08, Aug 2018 | Kaumudi Srivastava
Point of Discussion: The petition has been raised by an aggrieved brother of a Declared Foreigner and seeks to establish the unconstitutionality of such a notification in the light of S.2(3) and S.3(2) of the Schedule to the Citizenship (Registration of Citizens and Issue of National Identity Cards) Rules, 2003.
Conclusion: The High Court upheld the constitutionality of the notification dated 2.05.18 and reiterated that any person who was a brother, sister or family relative of a Declared Foreigner shall have to wait for the decision of the Foreigner Tribunal in order to be included in the NRC List.
(A vast percentage of the Orders of the Foreigners Tribunals have been overturned by higher courts)
In the case of Azizul Haque v. The Union of India and others, the petitioner approached the Gauhati High Court seeking the quashing of the notification dated 2.05.2018 issued by the Principal Secretary to Government of Assam and NRC. The notification stated that names of brothers, sisters and other family members of the declared-foreigners should not be included in the NRC until finalization of references and also to the Local Registrars of Citizen Registrations(LRCR) to put on hold their decisions regarding inclusion of such persons.The petitioner who had applied for including his name in the NRC as a resident of Sundarpur village in Dhubri District of Assam was not included in the consolidated list of NRC on the ground that his brother, Aynal Hoque, was declared as a foreigner by the Foreigners Tribunal by order dated 30.5.2017. It is the contention of the petitioner that the impugned notification stands in gross violation of the existing statutory provisions and should be set aside. Paragraph 3(2) of the schedule to the Citizenship (Registration of Citizens and Issue of National Identity Cards) Rules, 2003, states that under the said provision only the names of persons who have been declared illegal foreigners by the competent authority shall not be included in the consolidated list and under paragraph 2(3) of the schedule, the NRC should contain the names of persons whose names appear in any of the electoral rolls up-to the mid-night of 24th March 1971 or in the 1951 NRC and their descendants.
The Gauhati High Court has upheld the constitutionality of the said notification and refutes the possibility of any error or infirmity.The Court places reliance on a prior judgment of its Division Bench, decided on 2.5.2017, which held that once a proceedee declared to be a foreigner it would only be a logical corollary to such declaration that his brothers, sisters and other family members would also be foreigners. It was further directed that the State may issue general direction to jurisdictional Superintendent of Police (Border) to cause an inquiry into the brothers, sisters and other family members of the declared foreigners and to make references to the competent Foreigners Tribunal against them.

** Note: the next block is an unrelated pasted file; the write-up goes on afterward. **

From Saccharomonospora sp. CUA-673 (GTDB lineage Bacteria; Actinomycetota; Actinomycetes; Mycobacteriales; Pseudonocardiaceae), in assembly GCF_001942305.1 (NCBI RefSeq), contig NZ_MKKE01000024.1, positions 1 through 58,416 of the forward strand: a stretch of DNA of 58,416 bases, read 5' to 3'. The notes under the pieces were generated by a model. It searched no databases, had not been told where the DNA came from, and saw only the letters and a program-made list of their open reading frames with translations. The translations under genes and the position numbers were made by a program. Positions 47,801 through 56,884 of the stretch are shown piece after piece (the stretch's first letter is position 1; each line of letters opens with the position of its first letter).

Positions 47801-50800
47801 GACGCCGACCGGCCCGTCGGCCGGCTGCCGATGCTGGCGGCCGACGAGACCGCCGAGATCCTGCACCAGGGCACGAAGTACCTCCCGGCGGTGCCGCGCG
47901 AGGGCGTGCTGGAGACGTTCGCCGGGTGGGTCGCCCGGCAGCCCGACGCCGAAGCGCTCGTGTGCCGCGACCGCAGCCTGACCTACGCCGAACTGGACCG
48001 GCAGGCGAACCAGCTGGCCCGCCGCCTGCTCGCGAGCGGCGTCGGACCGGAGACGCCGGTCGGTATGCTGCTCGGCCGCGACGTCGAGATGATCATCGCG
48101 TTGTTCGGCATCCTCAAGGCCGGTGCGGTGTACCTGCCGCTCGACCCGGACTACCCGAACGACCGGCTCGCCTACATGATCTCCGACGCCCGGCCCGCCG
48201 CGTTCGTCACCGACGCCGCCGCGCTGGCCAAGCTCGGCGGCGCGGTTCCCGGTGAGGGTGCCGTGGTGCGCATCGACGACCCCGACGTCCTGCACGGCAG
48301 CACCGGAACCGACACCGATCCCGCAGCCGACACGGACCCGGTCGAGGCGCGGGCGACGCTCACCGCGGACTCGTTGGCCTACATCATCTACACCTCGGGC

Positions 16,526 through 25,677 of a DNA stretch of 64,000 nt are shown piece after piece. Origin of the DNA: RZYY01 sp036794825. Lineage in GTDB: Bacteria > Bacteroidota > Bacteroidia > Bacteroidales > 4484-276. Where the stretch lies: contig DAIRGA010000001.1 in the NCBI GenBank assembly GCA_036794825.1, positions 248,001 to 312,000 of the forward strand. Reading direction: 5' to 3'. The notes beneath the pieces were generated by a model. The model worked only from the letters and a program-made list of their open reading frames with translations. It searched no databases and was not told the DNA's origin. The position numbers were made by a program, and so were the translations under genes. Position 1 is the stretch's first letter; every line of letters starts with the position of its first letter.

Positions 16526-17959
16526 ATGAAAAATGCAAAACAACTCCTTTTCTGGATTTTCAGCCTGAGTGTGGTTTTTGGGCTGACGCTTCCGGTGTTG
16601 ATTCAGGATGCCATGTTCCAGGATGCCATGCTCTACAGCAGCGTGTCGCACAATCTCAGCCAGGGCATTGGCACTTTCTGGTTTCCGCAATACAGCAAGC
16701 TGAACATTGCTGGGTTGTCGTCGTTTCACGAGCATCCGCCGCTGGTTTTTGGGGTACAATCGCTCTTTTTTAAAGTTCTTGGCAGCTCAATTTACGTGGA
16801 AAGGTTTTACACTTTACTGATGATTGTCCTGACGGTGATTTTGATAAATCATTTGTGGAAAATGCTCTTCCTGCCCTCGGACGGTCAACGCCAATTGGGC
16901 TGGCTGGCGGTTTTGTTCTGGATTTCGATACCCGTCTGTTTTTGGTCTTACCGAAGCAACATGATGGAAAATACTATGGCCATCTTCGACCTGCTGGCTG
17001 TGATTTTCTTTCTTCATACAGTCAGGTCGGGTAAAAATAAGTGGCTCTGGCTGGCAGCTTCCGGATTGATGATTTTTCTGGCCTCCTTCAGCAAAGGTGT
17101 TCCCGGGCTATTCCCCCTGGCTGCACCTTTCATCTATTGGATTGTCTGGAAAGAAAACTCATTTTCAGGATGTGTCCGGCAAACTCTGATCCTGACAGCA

The Court ruled that the notification is in compliance of the Paragraph 2(3) and Paragraph 3(2) of the Schedule appended to Citizenship (Registration of Citizens and Issue of National Identity Cards) Rules, 2003 and the particular sections are to be read conjointly in a harmonious manner. The Court throws light on S. 3(2) and reinforced earlier decisions that stated thatpersons who are declared illegal migrants, by the IMDT Tribunals or by the Foreigners Tribunals constituted under the Foreigners’ Act, 1946 read with the Foreigners’ (Tribunals) Order, 1964 shall not be included in the NRC. As per the S. 2(3),the Gauhati Court relied on a Supreme Court judgment that clarified that names of D voters are not to be included in the NRC unless they are declared to be Indian citizens by the Foreigners Tribunals. The said judgment also clarified that D voters would include persons whose citizenship are doubted by the electoral authorities and those against whom references are pending before Foreigners Tribunals. The Court further stated that the NRC updation exercise is being carried under the supervision of the Supreme Court and any uncalled interference from the Gauhati High Court would be unjustified.
This ruling of the High Court raises serious issues and concerns as it virtually re-defines the concept and legality of citizenship.
The Gauhati HC order may be read here:
*Kaumudi Srivastava is a legal intern with CJP. She is a fourth year student of Government Law College, Mumbai